• Speed! We found that our implementation scaled extremely well as the dataset grew, because Azure SQL DB had no issues handling a dataset of this size.


Finally, the same SQL database we are using for training and inference can also be used by primate researchers for quantitative analytics.


Azure ML enables the automation of model training and monitoring


It was our explicit goal to build a no-code solution that would empower JGI staff and volunteers, without requiring expertise in computer programming and machine learning. We were able to achieve this goal via a set of Azure ML Pipelines, with triggers for automatic execution in response to well-defined events. These pipelines automate data ingestion, model training and re-training, monitoring for model and data drift, batch inference, and active learning.


Other Applications


Here we demonstrate how to use Azure SQL database and Azure ML to enable active learning at scale for a particular use case, but the same principles can be applied to a wide variety of applications, which can be found across industries:

  • Worker Safety. Supervisors have the suspicion that a particular kind of worker behavior leads to accidents. They have a very large repository of video footage and records of work accidents. They would like to investigate whether they can find evidence in these videos that certain kinds of behaviors have indeed historically led to accidents.
  • Public Safety. Public employees suspect that a particular type of traffic intersection is associated with an increased number of traffic accidents. Employees have historical GIS data on traffic accidents and footage of traffic cameras. They train a model on categorizing intersections and join that data with GIS data on traffic accidents.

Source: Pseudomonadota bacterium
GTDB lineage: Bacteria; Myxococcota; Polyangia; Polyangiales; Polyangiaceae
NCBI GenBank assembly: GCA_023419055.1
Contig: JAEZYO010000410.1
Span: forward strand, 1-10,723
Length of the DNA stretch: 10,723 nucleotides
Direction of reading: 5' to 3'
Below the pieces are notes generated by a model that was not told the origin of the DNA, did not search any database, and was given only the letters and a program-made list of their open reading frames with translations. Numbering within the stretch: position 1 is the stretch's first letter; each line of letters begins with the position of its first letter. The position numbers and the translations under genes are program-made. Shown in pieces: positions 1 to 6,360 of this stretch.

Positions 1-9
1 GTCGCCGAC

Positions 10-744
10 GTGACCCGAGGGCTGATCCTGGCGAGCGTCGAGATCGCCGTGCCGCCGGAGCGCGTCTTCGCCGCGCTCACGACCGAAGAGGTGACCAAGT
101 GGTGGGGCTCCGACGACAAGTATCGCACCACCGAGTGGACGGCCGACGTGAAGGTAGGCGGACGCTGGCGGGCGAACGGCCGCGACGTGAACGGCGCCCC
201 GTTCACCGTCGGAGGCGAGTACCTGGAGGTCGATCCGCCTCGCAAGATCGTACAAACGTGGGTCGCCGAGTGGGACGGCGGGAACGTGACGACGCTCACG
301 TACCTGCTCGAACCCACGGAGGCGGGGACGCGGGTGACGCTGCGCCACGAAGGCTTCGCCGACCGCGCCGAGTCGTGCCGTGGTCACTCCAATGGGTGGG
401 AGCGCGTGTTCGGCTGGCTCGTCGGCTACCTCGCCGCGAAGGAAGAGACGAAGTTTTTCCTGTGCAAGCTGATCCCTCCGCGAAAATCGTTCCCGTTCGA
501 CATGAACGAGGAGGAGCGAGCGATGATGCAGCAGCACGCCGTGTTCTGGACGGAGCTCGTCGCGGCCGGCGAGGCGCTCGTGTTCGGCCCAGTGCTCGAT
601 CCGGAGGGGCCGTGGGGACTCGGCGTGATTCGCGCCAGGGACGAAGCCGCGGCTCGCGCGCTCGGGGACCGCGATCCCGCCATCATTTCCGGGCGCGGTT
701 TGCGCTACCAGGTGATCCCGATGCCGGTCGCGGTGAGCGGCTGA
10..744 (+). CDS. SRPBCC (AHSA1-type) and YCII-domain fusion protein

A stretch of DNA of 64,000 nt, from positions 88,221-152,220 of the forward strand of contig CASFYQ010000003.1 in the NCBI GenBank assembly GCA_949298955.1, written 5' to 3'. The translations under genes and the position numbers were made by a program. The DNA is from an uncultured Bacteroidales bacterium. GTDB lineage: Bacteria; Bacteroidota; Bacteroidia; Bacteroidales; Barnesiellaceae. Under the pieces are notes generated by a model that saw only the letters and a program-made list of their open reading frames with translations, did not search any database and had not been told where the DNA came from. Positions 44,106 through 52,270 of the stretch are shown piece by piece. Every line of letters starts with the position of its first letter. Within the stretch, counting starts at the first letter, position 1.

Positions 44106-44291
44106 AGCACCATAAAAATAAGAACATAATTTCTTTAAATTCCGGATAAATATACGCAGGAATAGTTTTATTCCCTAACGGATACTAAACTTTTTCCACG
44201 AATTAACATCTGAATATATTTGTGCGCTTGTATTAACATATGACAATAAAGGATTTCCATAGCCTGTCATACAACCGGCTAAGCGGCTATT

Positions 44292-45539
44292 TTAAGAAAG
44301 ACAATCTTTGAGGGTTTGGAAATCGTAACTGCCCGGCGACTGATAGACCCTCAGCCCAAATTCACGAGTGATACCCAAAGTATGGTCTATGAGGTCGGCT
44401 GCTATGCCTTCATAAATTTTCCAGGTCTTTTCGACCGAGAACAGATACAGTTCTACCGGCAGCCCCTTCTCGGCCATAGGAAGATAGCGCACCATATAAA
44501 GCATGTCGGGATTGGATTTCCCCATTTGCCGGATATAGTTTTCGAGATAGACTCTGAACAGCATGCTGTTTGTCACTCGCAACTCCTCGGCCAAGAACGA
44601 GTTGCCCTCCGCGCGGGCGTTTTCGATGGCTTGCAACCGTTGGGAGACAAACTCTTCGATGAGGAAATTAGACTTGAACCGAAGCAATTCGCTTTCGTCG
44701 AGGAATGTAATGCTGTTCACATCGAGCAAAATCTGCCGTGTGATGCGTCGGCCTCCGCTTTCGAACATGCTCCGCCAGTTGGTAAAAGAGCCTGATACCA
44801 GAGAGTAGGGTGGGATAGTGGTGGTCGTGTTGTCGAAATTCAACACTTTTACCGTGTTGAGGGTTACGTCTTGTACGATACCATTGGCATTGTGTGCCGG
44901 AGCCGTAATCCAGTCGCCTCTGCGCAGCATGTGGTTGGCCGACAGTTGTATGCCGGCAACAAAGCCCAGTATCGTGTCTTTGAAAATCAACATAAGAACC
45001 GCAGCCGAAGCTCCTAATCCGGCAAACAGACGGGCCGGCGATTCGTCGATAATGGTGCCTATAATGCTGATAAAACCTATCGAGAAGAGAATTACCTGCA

• Manufacturing. A manufacturer suspects that a particular kind of manufacturing defect leads to warranty claims later. The manufacturer has a large dataset of images from manufacturing pipelines. Investigators train a model to recognize the anomaly and join the data with warranty claims to test their hypothesis. Based on their findings, they can start a product recall to avoid costly warranty claims.
  • Predictive Maintenance. Acoustic sensor data on manufacturing machines are hoped to provide a signal that is predictive of outages and other equipment failure. Operators would like to know whether it is possible to join this unstructured acoustic data with maintenance records to perform predictive maintenance.


Related Tools and Services


Azure ML Data Labeling. Data Labeling in Azure Machine Learning offers a powerful web interface within Azure ML Studio that allows users to create, manage, and monitor labeling projects. To increase productivity and to decrease costs for a given project, users can take advantage of the ML-assisted labeling feature, which uses Azure ML Automated ML computer vision models under the hood. However, in contrast to the approach described here, Azure ML Data Labeling does not support active learning.

Azure Custom Vision service is a mature and convenient managed service that allows customers to label data and to train and deploy computer vision models. In contrast to the approach discussed here, the focus is on developing a performant model, rather than understanding and indexing very large amounts of unstructured data. Like the Azure ML Data Labeling tool above, it does not have support for active learning.

Video Indexer is a powerful managed service for indexing large assets of video data. It currently offers only limited options for customizing models to understand the subject domain of the dataset at hand. It also does not offer a straightforward approach to use the generated index for secondary analysis.




This blog post represents the first of a series of blog posts on combining Azure SQL Database and Azure ML to index and understand very large repositories of unstructured data. Future blog posts will offer more depth on the topics touched upon above. For example:

  • Writing a PyTorach Dataset class for SQL
  • Implementing Active Learning at scale with SQL DB and Azure ML
  • Optimizing SQL tables and queries to increase training and inference speed
  • Ensuring AI fairness
  • Gaining scientific insights after all unstructured data has been indexed

We also welcome requests in the comment section, for other topics you would like us to cover in these future blog posts.